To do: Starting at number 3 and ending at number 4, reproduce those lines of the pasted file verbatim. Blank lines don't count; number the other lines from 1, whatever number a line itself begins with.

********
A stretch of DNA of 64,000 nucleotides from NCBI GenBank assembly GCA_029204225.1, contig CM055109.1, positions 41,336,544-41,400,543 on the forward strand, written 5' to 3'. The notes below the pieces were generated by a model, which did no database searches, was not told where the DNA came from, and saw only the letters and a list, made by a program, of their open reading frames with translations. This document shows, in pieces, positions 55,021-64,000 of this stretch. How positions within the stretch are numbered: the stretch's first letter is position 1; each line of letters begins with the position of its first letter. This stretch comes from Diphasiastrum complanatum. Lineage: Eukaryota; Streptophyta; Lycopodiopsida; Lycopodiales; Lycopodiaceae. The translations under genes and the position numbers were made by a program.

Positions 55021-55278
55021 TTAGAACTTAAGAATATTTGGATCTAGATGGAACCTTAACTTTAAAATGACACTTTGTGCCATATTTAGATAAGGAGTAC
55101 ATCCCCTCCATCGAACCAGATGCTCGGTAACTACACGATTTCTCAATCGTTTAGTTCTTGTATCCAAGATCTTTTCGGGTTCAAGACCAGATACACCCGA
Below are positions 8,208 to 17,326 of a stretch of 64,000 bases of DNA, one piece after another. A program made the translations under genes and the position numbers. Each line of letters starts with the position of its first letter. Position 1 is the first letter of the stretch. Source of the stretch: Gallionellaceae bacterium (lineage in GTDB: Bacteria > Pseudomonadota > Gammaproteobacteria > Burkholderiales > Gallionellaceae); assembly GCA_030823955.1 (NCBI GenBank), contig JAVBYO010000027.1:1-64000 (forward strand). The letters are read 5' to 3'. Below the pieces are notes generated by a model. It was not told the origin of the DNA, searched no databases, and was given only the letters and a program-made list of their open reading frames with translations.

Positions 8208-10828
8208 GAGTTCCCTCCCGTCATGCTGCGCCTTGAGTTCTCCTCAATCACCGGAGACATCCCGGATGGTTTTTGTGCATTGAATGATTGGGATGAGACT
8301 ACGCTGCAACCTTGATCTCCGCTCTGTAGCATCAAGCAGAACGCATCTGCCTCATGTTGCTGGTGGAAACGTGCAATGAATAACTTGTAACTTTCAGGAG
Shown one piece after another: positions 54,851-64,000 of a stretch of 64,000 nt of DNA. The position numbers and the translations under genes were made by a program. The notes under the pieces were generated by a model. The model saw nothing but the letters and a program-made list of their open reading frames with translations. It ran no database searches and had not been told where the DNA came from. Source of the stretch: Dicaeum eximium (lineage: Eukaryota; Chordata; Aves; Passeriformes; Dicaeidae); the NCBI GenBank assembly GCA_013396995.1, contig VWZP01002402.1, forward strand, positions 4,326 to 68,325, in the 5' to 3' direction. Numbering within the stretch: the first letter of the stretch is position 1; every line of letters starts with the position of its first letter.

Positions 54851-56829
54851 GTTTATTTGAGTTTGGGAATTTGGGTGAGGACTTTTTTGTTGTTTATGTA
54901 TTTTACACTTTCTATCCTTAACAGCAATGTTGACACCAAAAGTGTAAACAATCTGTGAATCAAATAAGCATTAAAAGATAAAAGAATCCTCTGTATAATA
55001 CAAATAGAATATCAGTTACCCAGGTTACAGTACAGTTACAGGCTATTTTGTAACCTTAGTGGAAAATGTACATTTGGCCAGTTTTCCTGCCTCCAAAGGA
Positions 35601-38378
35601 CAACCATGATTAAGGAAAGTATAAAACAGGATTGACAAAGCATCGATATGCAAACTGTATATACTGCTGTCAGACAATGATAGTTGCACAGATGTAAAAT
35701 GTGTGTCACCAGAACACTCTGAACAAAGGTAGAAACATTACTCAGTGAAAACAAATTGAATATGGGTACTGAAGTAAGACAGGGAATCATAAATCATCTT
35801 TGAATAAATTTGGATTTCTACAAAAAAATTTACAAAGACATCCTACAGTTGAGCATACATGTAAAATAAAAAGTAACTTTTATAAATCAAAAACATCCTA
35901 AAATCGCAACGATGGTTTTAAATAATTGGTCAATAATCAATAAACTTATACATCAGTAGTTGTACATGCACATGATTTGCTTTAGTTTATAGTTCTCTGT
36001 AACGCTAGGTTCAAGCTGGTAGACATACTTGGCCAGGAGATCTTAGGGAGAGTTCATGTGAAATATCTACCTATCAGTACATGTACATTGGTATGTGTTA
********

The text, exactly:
55021 TTAGAACTTAAGAATATTTGGATCTAGATGGAACCTTAACTTTAAAATGACACTTTGTGCCATATTTAGATAAGGAGTAC
55101 ATCCCCTCCATCGAACCAGATGCTCGGTAACTACACGATTTCTCAATCGTTTAGTTCTTGTATCCAAGATCTTTTCGGGTTCAAGACCAGATACACCCGA